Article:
Hatchett is based on the eastern Sierra at the Desert Research Institute in Reno, Nevada. He studies weather and climate over all time scales, from minutes to millenia.

“The whole Sierra Nevada is hurting,” Hatchett said Friday in a phone interview. “The trees are dying. We don’t have places to ski. And we might not have water for the reservoirs this summer.”

Warming temperatures are reducing snowpack by causing precipitation, when it comes, to fall as rain instead of snow, with snowpack that does form being more likely to melt early, Thomas and Hatchett said. Warming temperatures hit snowpack depths particularly hard at lower elevations. The snow line in the Central Sierra has been retreating to higher elevations in parallel with warming temperatures.

California’s water supply is at risk, Thomas said.

Cone melting

Before sunrise Wednesday, east winds blew 1,430-foot Upper Yosemite Fall sideways and other directions. By 9 a.m. sunlight was striking the cone, highlighting cracks opening on its sides.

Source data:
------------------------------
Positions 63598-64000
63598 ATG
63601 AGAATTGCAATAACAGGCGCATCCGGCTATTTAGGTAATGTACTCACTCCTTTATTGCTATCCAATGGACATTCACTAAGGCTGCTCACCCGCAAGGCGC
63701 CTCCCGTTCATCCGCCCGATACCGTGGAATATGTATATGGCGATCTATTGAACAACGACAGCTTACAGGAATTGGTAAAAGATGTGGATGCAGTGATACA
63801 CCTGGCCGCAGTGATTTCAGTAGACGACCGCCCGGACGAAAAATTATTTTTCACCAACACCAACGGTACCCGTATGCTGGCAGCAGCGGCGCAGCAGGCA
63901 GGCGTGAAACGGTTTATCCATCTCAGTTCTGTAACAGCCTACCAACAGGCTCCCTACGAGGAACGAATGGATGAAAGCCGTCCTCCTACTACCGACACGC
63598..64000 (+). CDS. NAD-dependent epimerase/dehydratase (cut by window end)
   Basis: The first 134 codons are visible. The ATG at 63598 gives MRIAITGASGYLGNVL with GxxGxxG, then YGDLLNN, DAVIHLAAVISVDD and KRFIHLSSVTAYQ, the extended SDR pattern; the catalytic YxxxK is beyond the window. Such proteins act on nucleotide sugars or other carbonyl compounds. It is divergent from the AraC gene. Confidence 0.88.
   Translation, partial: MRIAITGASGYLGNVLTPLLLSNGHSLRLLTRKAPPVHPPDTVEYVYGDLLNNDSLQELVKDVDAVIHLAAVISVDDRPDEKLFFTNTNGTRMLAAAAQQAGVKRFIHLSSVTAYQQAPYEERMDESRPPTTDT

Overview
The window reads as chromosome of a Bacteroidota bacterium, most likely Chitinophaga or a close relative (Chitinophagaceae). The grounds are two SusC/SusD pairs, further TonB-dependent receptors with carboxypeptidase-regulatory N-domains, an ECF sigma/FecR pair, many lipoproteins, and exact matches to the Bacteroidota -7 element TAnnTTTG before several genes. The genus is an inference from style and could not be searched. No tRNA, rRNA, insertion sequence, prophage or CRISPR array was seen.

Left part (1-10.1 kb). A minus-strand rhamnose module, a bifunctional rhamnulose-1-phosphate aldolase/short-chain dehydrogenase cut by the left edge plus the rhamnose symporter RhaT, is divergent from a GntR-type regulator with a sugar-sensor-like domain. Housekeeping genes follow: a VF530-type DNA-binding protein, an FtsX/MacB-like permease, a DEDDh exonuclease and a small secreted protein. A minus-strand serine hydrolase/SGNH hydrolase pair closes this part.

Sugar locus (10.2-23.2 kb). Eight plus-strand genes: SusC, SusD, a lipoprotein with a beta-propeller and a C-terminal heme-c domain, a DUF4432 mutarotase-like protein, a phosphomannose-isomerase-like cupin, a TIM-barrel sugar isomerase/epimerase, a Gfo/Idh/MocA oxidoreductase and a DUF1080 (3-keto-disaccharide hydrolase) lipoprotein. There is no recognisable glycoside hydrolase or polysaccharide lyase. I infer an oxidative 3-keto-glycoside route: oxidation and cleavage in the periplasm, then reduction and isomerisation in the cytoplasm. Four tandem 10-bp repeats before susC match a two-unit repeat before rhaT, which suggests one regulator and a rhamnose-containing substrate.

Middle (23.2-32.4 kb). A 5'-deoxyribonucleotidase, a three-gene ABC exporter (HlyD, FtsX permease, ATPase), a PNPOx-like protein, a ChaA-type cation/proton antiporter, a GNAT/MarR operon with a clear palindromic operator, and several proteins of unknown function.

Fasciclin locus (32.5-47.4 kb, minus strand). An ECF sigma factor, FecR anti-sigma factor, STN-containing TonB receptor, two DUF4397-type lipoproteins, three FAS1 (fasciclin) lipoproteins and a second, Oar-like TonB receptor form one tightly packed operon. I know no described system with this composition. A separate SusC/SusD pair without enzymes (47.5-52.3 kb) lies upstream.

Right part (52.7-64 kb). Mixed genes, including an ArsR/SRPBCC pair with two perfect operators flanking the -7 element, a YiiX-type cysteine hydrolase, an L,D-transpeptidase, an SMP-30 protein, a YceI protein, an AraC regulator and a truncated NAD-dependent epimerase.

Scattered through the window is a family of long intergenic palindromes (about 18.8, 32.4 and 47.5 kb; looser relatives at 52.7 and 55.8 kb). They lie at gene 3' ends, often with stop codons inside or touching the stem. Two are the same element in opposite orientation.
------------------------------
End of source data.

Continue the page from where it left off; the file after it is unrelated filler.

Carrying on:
The cone, which forms each winter as frozen spray and ice from Yosemite Creek build up, appeared to be 30 feet to 40 feet high, slightly taller than it looked three years ago in February 2015, during one of the warmest, driest recent winters in the Central Sierra.

Last winter, 2016-17, and the one before, 2015-16, the cone under Upper Yosemite Fall built up high and wide enough to block access to the horizontal cave at the cataract’s base. On Wednesday, a slope of melting snow reached up toward the cave entrance. Inside the cave, shifting winds hurled spray sideways through the stony corridor. No ice was evident anywhere in the cave.

Some people who started walking the Upper Yosemite Fall trail early Wednesday dressed for winter, wearing insulated jackets, long pants, warm hats and gloves. Others who started up later in the day dressed in shorts and T-shirts and sunglasses.

It was another warm winter day in the high Central Sierra, and forecasters say there are more warm days on the way.

Contact Guy McCarthy at gmccarthy@uniondemocrat.com or (209) 588-4585.